There are now many different products available for collaborative authoring of documents. The choice of which software to use depends on the particular type of authoring task being undertaken and the nature of the group undertaking the tasks. In academic work, the collaborative authoring of papers has become much more common, supported by products such as Microsoft Office, Google Docs or lesser known services such as Wiggio. However, the writing of academic articles is a highly formal and specialised process, thus in there is a need for high-calibre editing, review, citation and versioning mechanisms, especially when more than one or two authors is involved.
Whilst Google Docs was quick-off-the-mark in terms of providing a cloud-based service for the writing and editing of documents by multiple-authors, the service lacked the tools required for the more formal aspects of academic writing (such as structuring long articles, embedded tables and images, and collaborative editing, particularly through tracking-changes to the documents). Many academics settled on the power of Microsoft Word, with its sophisticated editing and track changes functionality, and then simply swapped version of the documents through email or via cloud-based services such as DropBox. This type of collaboration may be effective for thesis writing or small collaborations between say two people, but when more authors are involved it becomes highly inefficient as versioning (manual) becomes problematic as does the ability to locate who is working on what documents at a particular time.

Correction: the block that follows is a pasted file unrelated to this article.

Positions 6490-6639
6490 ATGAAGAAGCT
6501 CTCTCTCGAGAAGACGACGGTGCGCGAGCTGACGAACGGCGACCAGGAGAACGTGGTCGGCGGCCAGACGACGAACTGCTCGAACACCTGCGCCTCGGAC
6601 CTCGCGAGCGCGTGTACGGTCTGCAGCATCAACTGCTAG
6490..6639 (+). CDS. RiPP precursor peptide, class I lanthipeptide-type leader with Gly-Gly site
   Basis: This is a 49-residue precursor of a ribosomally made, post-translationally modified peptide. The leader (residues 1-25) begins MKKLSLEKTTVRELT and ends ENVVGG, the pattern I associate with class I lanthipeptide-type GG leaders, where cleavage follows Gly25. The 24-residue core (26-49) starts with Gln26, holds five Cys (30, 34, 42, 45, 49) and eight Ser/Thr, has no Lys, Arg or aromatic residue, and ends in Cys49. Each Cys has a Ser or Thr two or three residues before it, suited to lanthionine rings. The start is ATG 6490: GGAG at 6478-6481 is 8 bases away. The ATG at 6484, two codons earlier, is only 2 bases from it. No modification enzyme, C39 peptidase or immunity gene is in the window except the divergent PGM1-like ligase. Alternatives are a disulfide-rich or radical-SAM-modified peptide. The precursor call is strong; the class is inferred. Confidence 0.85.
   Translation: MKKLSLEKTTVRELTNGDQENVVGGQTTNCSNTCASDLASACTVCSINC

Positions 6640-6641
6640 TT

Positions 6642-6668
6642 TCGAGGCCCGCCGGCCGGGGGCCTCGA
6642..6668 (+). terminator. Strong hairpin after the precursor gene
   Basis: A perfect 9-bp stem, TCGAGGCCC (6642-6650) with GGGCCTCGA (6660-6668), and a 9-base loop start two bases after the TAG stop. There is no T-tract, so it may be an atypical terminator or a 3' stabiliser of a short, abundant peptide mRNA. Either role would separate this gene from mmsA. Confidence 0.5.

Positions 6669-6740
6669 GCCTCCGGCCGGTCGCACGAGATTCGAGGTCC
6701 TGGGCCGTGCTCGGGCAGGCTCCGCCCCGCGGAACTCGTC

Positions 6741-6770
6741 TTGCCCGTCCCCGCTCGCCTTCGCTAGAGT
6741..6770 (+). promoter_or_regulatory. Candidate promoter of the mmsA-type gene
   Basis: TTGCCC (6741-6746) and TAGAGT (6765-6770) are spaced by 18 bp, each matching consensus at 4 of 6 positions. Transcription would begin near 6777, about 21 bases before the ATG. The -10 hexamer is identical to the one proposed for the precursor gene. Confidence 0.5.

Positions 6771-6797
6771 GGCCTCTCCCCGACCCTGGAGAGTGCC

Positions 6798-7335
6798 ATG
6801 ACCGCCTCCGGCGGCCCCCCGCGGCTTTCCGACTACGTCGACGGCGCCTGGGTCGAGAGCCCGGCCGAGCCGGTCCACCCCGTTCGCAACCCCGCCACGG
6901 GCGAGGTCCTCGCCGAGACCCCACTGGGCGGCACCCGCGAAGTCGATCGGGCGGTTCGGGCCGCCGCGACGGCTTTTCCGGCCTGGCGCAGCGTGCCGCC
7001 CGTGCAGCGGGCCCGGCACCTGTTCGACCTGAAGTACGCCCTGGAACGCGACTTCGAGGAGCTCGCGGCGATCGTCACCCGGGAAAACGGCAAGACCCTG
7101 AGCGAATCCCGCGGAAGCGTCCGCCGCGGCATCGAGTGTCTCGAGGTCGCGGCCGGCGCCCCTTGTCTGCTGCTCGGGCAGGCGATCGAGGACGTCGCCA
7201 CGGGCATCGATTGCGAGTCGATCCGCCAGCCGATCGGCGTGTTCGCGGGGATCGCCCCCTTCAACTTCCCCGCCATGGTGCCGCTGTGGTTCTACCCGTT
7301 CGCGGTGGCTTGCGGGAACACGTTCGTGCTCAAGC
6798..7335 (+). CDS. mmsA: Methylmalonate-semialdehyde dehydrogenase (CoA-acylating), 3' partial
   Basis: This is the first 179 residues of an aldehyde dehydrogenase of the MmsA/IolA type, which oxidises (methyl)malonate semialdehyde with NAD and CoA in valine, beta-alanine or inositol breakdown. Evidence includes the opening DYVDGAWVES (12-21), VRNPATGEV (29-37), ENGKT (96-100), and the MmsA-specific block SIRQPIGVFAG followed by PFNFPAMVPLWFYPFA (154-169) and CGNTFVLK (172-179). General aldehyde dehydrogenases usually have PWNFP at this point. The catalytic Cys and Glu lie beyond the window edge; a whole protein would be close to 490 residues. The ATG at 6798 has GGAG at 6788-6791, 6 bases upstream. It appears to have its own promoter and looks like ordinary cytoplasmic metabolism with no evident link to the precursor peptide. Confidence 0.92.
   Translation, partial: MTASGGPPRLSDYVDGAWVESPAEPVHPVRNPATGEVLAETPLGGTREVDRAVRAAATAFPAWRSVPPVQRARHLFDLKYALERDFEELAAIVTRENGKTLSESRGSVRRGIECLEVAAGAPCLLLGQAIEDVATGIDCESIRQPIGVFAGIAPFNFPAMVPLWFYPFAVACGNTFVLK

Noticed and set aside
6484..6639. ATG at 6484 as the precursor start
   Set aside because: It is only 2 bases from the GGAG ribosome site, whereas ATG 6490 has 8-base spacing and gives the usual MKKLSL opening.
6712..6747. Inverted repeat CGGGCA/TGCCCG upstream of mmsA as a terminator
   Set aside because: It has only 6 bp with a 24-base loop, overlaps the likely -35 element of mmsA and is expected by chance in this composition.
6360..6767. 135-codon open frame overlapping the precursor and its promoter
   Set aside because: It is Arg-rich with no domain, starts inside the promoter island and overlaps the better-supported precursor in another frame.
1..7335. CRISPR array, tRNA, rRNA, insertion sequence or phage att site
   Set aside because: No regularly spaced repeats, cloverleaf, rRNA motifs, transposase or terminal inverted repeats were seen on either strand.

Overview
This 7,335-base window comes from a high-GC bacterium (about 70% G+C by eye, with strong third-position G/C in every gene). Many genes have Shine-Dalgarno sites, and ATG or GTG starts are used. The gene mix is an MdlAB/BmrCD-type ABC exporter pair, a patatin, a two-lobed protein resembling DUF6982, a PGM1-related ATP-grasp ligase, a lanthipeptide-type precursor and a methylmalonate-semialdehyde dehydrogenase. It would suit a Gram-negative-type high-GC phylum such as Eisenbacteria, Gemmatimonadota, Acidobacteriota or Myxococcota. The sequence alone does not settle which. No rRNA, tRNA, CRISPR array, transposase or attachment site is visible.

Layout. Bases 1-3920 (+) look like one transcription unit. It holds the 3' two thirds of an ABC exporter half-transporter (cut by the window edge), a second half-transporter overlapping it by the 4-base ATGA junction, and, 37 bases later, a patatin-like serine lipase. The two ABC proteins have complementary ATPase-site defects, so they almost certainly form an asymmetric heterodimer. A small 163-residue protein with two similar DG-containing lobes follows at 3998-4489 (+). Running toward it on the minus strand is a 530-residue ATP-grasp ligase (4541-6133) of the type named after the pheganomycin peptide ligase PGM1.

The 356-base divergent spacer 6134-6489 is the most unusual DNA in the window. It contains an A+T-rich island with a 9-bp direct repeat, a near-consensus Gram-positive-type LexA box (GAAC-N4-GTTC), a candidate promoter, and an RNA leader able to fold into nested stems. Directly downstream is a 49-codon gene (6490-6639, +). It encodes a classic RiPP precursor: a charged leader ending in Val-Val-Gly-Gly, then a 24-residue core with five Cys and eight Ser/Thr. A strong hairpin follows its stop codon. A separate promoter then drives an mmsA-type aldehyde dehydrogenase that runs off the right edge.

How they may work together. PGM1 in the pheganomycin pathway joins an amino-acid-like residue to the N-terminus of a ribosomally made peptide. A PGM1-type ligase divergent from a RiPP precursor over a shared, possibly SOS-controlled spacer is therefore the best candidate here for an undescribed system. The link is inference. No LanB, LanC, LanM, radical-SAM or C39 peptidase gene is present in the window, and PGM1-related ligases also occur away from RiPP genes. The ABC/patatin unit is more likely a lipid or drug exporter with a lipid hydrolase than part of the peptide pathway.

In terms of collaborative authoring, Google Docs and Microsoft have come a long way in the past couple of years; especially in terms of the integration of their services with their respective cloud drives (Google Drive and One Drive). These cloud drives allows for the sharing and storage of documents in one central location (as with DropBox) but with the advantage of having the authoring, editing and review tools built in (ie. Word and Google Docs). Authors can work on the same document at the same time, with the contributions of each author recorded for review by the other authors.
Microsoft Office 365 is the cloud-based version of the familiar Office and offers the Office suite of tools with a large amount of storage (in OneDrive). The cloud version of Word that comes with Office 365 is not as sophisticated as the off-line version of Word, but it is integrated with it and Word documents may be down-loaded if needed. Documents may be worked on collaboratively in real-time, and then down-loaded and refined for submission as a journal article or book chapter. One of the authors, the lead author or the submitting author, could download the Word document from OneDrive, refine it in the offline version of Word, then submit it to a publisher. This is a very effective way of collaboratively authoring papers.